“A hungry child knows no politics,” said Ronald Reagan when he approved food aid to Ethiopia in 1985. Although he had strong antipathy toward the socialist regime in Ethiopia at the time, he made it clear that food aid should not be used as an instrument of foreign policy. Sadly, well-fed adults know a lot of politics, and despite frequent references to Reagan’s dictum, food aid remains a deeply political and politicized issue. A case in point is the controversy over food aid to North Korea that broke in Washington last year, prompted in part by a report published by the U.S. Committee for Human Rights in North Korea.3 The fact that Washington was engaged in this debate a full decade after North Korea’s initial request for international assistance was interesting enough, but “conventional wisdom” that was formed as a result of this debate was even more notable for its inattention to changed realities in North Korea and its tendency to bash South Korea. More fundamentally, the controversy seems to reflect Washington’s ignorance about North Korea and deep unease about South Korea’s engagement policy toward North Korea.
Regarding food aid to North Korea, this “conventional wisdom” in Washington may be summarized as follows: (1) international donor agencies (mainly the World Food Program (WFP)) could not ensure food was received by the neediest due to North Korea’s tight restrictions on access; (2) bilateral food aid provided by South Korea and China, with very few strings attached, reduced the negotiating leverage of international donor agencies; in particular, South Korea’s large bilateral aid had the effect of gutting the WFP’s operations in North Korea; (3) no longer needing contributions from international donor agencies thanks to bilateral aid, Pyongyang asked them to pack their bags and leave.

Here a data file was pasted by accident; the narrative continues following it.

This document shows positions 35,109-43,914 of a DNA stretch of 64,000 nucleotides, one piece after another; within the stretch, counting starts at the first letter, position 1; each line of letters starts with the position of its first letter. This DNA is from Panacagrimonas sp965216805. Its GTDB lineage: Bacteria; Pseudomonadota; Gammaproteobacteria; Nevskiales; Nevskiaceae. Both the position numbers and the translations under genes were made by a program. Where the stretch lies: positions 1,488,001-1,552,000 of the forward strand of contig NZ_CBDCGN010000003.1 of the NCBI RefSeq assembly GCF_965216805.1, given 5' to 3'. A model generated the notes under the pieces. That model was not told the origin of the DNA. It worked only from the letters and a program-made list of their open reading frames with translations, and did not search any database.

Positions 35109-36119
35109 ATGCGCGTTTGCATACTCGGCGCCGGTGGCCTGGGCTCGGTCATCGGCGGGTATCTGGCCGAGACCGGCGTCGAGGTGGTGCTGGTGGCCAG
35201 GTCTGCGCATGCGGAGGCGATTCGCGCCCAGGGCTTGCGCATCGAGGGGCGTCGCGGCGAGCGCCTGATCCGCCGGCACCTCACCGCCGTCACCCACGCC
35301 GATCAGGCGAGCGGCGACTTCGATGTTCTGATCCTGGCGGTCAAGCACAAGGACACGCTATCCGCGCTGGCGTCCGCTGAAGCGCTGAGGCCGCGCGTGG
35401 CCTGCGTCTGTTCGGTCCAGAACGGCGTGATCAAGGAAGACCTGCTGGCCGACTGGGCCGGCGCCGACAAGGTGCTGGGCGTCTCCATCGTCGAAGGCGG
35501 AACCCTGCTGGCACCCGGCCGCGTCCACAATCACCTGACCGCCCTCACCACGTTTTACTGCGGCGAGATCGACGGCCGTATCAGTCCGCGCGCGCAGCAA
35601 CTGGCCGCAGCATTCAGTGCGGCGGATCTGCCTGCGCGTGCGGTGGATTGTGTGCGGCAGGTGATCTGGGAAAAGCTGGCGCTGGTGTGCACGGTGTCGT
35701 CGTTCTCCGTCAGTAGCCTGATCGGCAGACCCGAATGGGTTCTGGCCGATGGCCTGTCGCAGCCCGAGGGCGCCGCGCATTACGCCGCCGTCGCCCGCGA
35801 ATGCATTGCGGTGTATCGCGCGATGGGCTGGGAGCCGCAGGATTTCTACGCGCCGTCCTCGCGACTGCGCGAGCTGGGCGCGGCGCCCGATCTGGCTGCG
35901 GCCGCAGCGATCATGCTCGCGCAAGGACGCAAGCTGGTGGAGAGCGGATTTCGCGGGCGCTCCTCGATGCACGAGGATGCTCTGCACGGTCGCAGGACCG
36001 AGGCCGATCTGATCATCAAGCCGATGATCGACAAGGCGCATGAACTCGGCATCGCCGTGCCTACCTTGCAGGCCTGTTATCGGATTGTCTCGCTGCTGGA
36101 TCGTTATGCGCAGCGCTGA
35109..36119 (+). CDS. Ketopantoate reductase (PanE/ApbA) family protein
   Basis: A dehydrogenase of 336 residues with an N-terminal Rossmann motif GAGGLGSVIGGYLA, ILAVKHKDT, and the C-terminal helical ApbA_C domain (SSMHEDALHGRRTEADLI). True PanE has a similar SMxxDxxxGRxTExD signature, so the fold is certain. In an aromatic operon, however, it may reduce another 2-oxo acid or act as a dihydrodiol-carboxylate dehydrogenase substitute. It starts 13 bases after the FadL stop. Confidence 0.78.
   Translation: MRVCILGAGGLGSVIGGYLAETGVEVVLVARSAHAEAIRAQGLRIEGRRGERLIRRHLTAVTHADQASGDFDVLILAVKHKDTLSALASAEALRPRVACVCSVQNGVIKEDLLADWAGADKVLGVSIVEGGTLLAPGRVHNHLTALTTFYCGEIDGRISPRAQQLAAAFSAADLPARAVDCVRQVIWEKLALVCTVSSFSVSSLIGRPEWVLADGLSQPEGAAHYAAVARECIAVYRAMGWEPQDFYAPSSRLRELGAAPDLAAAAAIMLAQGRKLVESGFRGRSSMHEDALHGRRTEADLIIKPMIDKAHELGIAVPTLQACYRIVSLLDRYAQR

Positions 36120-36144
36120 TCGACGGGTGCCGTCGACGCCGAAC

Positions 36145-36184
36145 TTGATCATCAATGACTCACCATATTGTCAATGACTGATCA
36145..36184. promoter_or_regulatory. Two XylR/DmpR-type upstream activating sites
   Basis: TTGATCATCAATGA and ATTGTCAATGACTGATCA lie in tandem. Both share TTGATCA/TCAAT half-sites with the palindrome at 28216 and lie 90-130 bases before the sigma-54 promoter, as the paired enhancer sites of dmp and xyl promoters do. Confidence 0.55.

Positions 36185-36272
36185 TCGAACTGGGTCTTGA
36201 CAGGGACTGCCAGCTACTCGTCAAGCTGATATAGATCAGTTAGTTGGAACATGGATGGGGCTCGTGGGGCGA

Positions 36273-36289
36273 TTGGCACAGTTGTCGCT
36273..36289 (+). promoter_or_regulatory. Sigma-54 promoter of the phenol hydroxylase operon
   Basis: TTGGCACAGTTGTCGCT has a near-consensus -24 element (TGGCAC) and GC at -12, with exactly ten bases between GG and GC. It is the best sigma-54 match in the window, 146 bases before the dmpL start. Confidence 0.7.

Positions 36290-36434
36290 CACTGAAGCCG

Each of these points needs serious caveats, if not outright corrections. As Hazel Smith makes clear in her new book, Hungry for Peace, international donor agencies had a reasonably goodlevel of access after building mutual confidence with the North Korean authorities.4 Their aid targeted the most vulnerable groups such as young children, and they had good access to relevant institutions such as nurseries, schools, and hospitals. The WFP was able to conduct extensive nutritional surveys, which clearly showed improvement in children’s health over time. By late 2002, the nutritional levels of children aged under seven had become comparable to those in Cambodia and Indonesia—hardly well-fed but not in famine conditions, either. Although the WFP did not have information at the individual household level, this is understandable because it was not targeting the general population. It had access to most of the counties in North Korea, accounting for more than 80 percent of the population, and could construct a county-by-county database of socioeconomic statistics over time. As a few scholars have pointed out when comparing the WFP’s monitoring regime with South Korea’s, the WFP had over 40 resident staff and six regional offices in North Korea conducting thousands of monitoring trips every year.5 With such an extensive presence, one wonders how the WFP could fail to collect good information.
Asia’s stability: Glancing back, looking forward
On April 11, Jamie Horsley spoke on a panel about China’s Belt and Road Initiative and Asian development during a session of the American Bar Association’s Section of International Law 2019 Annual Conference, held in Washington, D.C.